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Cells. 2020 Feb 26;9(3). pii: E536. doi: 10.3390/cells9030536.

SHH Signaling Pathway Drives Pediatric Bone Sarcoma Progression.

Author information

1
INSERM UMR1238, PHY-OS, "Bone sarcomas and remodeling of calcified tissues", Nantes University, 44000 Nantes, France.

Abstract

Primary bone tumors can be divided into two classes, benign and malignant. Among the latter group, osteosarcoma and Ewing sarcoma are the most prevalent malignant primary bone tumors in children and adolescents. Despite intensive efforts to improve treatments, almost 40% of patients succumb to the disease. Specifically, the clinical outcome for metastatic osteosarcoma or Ewing sarcoma remains poor; less than 30% of patients who present metastases will survive 5 years after initial diagnosis. One common and specific point of these bone tumors is their ability to deregulate bone homeostasis and remodeling and divert them to their benefit. Over the past years, considerable interest in the Sonic Hedgehog (SHH) pathway has taken place within the cancer research community. The activation of this SHH cascade can be done through different ways and, schematically, two pathways can be described, the canonical and the non-canonical. This review discusses the current knowledge about the involvement of the SHH signaling pathway in skeletal development, pediatric bone sarcoma progression and the related therapeutic options that may be possible for these tumors.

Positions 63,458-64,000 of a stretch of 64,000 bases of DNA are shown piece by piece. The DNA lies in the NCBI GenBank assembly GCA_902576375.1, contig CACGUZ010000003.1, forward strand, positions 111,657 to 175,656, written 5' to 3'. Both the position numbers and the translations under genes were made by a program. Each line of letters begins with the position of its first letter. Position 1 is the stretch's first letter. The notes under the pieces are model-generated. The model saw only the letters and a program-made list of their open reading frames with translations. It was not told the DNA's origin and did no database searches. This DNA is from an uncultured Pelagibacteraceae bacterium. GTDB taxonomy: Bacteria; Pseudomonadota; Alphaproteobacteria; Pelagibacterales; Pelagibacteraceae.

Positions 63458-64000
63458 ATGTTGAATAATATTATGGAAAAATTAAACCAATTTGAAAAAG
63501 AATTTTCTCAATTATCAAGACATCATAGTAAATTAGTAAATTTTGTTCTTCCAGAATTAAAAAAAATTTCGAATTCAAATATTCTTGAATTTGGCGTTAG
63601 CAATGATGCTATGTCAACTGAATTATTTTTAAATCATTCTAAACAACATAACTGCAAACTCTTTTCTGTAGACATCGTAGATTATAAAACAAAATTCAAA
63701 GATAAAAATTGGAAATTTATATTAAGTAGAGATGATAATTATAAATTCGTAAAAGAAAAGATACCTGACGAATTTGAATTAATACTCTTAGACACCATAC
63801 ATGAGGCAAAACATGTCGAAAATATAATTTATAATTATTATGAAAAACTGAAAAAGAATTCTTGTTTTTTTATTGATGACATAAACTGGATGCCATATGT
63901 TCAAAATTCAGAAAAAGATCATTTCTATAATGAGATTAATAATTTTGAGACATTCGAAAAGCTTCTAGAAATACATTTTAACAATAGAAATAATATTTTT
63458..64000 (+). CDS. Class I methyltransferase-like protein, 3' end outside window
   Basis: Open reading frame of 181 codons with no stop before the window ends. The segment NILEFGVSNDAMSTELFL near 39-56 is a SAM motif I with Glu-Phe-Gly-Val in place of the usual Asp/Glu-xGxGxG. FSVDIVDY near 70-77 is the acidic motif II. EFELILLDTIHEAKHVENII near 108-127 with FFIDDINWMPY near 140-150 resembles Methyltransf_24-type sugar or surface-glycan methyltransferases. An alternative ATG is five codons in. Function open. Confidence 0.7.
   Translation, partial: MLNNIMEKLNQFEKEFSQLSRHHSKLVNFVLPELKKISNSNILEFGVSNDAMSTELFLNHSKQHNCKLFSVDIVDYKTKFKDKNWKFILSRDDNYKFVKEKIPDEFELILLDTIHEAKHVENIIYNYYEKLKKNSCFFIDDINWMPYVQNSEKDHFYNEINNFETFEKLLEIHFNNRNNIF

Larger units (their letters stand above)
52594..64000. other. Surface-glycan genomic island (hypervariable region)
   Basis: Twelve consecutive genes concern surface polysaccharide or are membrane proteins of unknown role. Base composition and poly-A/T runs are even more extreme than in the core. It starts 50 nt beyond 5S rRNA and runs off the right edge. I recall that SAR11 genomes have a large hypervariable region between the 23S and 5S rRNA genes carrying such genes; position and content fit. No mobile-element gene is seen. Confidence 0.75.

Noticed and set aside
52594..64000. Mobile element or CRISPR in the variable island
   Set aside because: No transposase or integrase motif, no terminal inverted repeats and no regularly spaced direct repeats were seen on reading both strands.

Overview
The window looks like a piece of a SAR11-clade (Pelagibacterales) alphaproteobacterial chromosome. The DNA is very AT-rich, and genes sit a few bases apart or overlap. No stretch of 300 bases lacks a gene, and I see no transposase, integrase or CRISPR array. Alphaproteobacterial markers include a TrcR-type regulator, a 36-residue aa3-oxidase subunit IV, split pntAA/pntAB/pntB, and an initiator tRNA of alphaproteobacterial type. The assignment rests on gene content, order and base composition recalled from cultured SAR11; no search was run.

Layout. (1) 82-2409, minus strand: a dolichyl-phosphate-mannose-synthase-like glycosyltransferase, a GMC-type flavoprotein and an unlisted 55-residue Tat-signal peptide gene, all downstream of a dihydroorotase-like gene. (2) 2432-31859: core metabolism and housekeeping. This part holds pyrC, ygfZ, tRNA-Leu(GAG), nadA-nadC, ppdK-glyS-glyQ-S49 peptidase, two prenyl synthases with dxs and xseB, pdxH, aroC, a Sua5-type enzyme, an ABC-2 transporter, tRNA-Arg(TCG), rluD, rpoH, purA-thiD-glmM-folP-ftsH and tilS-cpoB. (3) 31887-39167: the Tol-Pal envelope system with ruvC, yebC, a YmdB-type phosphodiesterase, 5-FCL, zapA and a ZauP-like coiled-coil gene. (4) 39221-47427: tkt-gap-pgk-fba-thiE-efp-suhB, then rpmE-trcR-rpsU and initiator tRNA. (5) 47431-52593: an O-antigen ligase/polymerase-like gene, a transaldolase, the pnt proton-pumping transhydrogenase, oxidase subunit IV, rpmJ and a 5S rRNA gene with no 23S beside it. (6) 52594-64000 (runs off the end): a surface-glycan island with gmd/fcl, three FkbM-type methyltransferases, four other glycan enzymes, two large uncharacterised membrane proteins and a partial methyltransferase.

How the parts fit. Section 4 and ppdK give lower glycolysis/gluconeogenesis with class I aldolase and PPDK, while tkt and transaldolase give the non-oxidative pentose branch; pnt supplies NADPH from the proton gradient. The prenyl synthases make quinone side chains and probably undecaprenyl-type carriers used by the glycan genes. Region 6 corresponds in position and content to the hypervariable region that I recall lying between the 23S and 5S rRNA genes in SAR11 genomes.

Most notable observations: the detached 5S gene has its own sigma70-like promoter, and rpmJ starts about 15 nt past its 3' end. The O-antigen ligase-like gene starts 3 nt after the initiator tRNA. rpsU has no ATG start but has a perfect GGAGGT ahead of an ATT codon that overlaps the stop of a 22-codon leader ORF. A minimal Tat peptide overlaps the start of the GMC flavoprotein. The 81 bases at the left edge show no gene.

KEYWORDS:

Ewing sarcoma; Gli; Sonic Hedgehog; osteosarcoma; skeletal development

PMID:
32110934
DOI:
10.3390/cells9030536
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